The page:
It would be easy to blame Saturday's London terror attack on Theresa May. Easy, but unfair, unhelpful and, ultimately, wrong. The fact is: nobody is to blame for the attacks but the attackers. More than that, pretending that we can prevent them altogether is childish and untrue. So, for all our sakes, don't do that. As the kids on the internet like to say: Don't be that guy.
Yes, the Prime Minister was Home Secretary for six years, so her sudden epiphany that we have not done enough to prevent terrorism does look a lot like either an admission of incompetence or a self-administered shot to the foot. And yes, her enthusiastic support for the UK's arms sales to Saudi Arabia – the biggest source of support for ISIS and other wahabist extremist groups – is well known. Yes, she is an enthusiast for our bombing of countries like Iraq – a policy that has been the greatest recruitment and propaganda coup Islamist groups ever received (according to the former head of MI5, not just Jeremy Corbyn). And yes, she seems comfortable with entire civilian communities living in terror of our drones overhead, occasionally killing civilians.
But nothing Theresa May could have done – and nothing any future government can do – will make us completely safe from these sorts of attacks. You can tell me that this is lily-livered surrender. You can tell me this is letting the terrorists win. I tell you that it is being a grown-up and living in the real world. People die. Sometimes they die at the hands of murderers. This has always been true.
I grew up in Apartheid South Africa where bombings were carried out against the oppressive regime, and they sometimes killed civilians. My school had educational 3D models of different mines and bombs on the walls. We had drills not just for fire but for armed attacks and bomb scares. I remember going to a Wimpy on a Saturday morning with my parents and being afraid that one of the tables might have a bomb under it. I had seen the news. I knew it could happen.
The Apartheid government was not squeamish about 'fighting terrorism'. People were routinely tortured, assassinated, imprisoned without trial and subject to military law in their neighbourhoods, their very movement controlled and their lives open to infinite scrutiny, based on being parts of 'dangerous' communities. And bombings still happened.
This is why the tweets and speeches on the weekend about how 'political correctness' had allowed it and how the entire Muslim community were to blame for the atrocity were more than just annoying. Yes, the fact you still have to explain to some people that Islamist extremists no more represent all Muslims than The LRA or the KKK represent all Christians is still mind-blowing. But what was more appalling was the widespread and automatic scapegoating of perceived 'softness' on extremism and the profoundly stupid belief that there is some magic bullet politicians are just unwilling to use to 'stop all this nonsense' (extending even into the territory of congratulating and agreeing with Donald Trump, God help us).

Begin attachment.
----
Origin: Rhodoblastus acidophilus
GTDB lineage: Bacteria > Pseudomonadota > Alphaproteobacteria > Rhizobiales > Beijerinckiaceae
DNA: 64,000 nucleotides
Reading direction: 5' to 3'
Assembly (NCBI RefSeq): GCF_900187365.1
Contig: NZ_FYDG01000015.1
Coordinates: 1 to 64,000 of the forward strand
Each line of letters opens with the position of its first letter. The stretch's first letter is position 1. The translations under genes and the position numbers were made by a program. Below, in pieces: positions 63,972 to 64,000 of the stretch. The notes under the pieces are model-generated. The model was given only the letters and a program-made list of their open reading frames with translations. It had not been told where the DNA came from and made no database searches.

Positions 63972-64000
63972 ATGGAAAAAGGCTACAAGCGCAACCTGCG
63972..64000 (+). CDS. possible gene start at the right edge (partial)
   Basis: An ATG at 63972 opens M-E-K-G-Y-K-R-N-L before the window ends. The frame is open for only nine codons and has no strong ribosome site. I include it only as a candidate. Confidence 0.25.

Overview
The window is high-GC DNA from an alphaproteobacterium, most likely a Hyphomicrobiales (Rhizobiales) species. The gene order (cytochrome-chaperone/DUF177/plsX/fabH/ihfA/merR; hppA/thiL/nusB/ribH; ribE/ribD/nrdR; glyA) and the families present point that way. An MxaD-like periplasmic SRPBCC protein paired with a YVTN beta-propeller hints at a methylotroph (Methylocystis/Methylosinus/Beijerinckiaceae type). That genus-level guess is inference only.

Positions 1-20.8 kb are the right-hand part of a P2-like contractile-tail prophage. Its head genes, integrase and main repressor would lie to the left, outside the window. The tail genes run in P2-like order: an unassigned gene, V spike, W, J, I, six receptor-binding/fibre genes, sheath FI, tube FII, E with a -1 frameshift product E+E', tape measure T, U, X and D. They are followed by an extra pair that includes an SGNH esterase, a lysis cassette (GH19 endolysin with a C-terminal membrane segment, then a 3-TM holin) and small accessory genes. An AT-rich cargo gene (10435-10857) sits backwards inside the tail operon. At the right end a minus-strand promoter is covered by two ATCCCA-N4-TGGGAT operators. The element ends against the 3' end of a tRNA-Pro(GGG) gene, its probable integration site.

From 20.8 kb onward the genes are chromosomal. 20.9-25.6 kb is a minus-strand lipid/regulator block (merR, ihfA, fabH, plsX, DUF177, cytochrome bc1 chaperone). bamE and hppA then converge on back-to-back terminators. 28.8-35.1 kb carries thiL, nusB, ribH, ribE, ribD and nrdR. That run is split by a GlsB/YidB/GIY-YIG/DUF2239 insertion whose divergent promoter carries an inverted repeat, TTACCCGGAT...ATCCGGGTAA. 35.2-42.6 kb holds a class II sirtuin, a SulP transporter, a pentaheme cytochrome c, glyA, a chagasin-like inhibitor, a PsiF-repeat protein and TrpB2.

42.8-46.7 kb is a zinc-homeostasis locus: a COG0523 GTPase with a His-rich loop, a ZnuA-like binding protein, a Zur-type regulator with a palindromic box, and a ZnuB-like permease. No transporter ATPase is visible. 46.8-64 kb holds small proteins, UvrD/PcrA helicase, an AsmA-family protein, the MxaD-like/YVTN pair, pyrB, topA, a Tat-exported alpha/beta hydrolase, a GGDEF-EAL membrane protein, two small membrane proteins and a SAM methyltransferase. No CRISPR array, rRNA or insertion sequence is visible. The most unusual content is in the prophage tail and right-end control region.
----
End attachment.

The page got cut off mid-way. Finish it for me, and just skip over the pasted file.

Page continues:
Lest we forget, the largest such attack on British soil was committed by people who were born here, not people who snuck in pretending to be refugees from conflicts we helped create. The most recent one was committed using a van and knives. So, when I hear people muttering about how 'Enough is enough' and how somebody should do something, I just want to ask: Do what, exactly? Would you like to ban an entire religion? An entire set of ethnic groups? Perhaps you would like them to wear coloured triangles on their clothes and be put into camps for our safety? No reasonable person would allow it. No Christian who knows racism is a sin and an affront to the living God should countenance it. And practically, No matter how many extra powers you give the police (and even if we were to stop cutting their ranks), you're never going to ban cutlery and cars.
This is not a war you can win with nuclear weapons. Nor with spies who can't read minds. I'm not sure it's a war you can win at all, as long as the ideology and the anger behind the acts of terror exist. Theresa May can't win it with giving herself and her administration ever more insidious power. Jeremy Corbyn can't win it with diplomacy. No government will win it by controlling the internet or further limiting free speech. We've tried all that. This side of the Second Coming, there will always be angry, unreasonable, evil or desperate people who think civilians are legitimate lives to sacrifice in achieving their ends, and who think entire groups of people should be despised and suspected. Christians (and all people of good will) must make sure that those who claim to act in our name do not use terror as a justification for doing the same.
Pretending attacks like these are the result of anything other than the attackers' depraved view of humanity is both stupid and wrong. Blaming 'political correctness', 'weakness', cultural impurity, allowing the wrong religion to flourish or multiculturalism is more than wrong. It's ironic. These things are exactly what the terrorists hate, too. Don't side with them.
Don't be that guy.
Jonathan Langley is a freelance writer and works for a Christian mission and development agency.